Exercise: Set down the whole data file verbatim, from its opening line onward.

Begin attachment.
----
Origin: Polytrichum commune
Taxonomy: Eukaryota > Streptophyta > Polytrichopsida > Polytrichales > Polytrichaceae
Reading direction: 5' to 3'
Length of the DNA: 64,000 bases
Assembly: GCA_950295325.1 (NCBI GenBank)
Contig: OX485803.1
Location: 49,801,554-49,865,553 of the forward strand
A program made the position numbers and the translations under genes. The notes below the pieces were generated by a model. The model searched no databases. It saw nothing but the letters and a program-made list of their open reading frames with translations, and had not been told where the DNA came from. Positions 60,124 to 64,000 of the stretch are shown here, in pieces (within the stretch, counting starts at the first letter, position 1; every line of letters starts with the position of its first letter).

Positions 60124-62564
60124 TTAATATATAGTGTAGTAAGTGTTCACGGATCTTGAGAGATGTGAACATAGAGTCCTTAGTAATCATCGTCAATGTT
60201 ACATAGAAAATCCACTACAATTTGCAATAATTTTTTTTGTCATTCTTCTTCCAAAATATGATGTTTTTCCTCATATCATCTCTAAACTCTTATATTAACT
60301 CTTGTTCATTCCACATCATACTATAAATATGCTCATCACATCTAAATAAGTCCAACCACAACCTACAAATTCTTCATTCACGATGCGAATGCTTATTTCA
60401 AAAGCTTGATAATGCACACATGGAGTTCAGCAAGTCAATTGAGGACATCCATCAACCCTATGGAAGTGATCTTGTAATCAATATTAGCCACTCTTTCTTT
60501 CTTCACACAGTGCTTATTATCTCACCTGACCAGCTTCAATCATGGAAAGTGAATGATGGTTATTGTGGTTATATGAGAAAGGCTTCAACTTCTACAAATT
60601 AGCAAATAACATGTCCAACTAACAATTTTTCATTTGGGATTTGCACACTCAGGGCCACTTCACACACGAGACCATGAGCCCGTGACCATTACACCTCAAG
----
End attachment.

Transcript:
Origin: Polytrichum commune
Taxonomy: Eukaryota > Streptophyta > Polytrichopsida > Polytrichales > Polytrichaceae
Reading direction: 5' to 3'
Length of the DNA: 64,000 bases
Assembly: GCA_950295325.1 (NCBI GenBank)
Contig: OX485803.1
Location: 49,801,554-49,865,553 of the forward strand
A program made the position numbers and the translations under genes. The notes below the pieces were generated by a model. The model searched no databases. It saw nothing but the letters and a program-made list of their open reading frames with translations, and had not been told where the DNA came from. Positions 60,124 to 64,000 of the stretch are shown here, in pieces (within the stretch, counting starts at the first letter, position 1; every line of letters starts with the position of its first letter).

Positions 60124-62564
60124 TTAATATATAGTGTAGTAAGTGTTCACGGATCTTGAGAGATGTGAACATAGAGTCCTTAGTAATCATCGTCAATGTT
60201 ACATAGAAAATCCACTACAATTTGCAATAATTTTTTTTGTCATTCTTCTTCCAAAATATGATGTTTTTCCTCATATCATCTCTAAACTCTTATATTAACT
60301 CTTGTTCATTCCACATCATACTATAAATATGCTCATCACATCTAAATAAGTCCAACCACAACCTACAAATTCTTCATTCACGATGCGAATGCTTATTTCA
60401 AAAGCTTGATAATGCACACATGGAGTTCAGCAAGTCAATTGAGGACATCCATCAACCCTATGGAAGTGATCTTGTAATCAATATTAGCCACTCTTTCTTT
60501 CTTCACACAGTGCTTATTATCTCACCTGACCAGCTTCAATCATGGAAAGTGAATGATGGTTATTGTGGTTATATGAGAAAGGCTTCAACTTCTACAAATT
60601 AGCAAATAACATGTCCAACTAACAATTTTTCATTTGGGATTTGCACACTCAGGGCCACTTCACACACGAGACCATGAGCCCGTGACCATTACACCTCAAG